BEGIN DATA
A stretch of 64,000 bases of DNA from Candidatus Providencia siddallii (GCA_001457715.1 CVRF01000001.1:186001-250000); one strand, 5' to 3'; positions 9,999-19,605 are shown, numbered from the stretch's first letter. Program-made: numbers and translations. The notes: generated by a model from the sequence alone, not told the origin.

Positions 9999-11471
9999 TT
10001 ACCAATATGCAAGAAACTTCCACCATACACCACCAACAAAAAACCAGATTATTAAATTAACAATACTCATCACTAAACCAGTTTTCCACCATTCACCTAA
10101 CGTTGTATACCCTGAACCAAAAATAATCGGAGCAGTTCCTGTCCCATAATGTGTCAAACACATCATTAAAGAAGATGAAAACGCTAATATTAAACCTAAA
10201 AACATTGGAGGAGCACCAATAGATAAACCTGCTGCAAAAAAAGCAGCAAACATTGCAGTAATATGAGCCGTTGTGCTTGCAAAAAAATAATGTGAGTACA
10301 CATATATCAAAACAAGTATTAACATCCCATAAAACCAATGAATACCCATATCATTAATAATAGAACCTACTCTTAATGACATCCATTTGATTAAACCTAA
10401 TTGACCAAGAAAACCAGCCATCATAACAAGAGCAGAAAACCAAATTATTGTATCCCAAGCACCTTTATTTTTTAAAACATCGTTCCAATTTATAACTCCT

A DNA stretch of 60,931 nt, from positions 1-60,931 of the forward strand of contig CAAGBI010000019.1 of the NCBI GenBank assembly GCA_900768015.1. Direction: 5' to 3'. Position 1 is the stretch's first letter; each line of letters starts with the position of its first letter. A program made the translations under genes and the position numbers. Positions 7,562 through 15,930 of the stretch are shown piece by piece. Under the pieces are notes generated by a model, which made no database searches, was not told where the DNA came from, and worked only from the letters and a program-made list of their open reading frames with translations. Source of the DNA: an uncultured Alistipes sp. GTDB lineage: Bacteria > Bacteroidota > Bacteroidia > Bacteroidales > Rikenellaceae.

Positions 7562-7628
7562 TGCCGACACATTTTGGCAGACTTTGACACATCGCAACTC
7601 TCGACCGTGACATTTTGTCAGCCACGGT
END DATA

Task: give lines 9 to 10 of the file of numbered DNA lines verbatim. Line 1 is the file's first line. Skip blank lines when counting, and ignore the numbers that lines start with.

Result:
A DNA stretch of 60,931 nt, from positions 1-60,931 of the forward strand of contig CAAGBI010000019.1 of the NCBI GenBank assembly GCA_900768015.1. Direction: 5' to 3'. Position 1 is the stretch's first letter; each line of letters starts with the position of its first letter. A program made the translations under genes and the position numbers. Positions 7,562 through 15,930 of the stretch are shown piece by piece. Under the pieces are notes generated by a model, which made no database searches, was not told where the DNA came from, and worked only from the letters and a program-made list of their open reading frames with translations. Source of the DNA: an uncultured Alistipes sp. GTDB lineage: Bacteria > Bacteroidota > Bacteroidia > Bacteroidales > Rikenellaceae.

Positions 7562-7628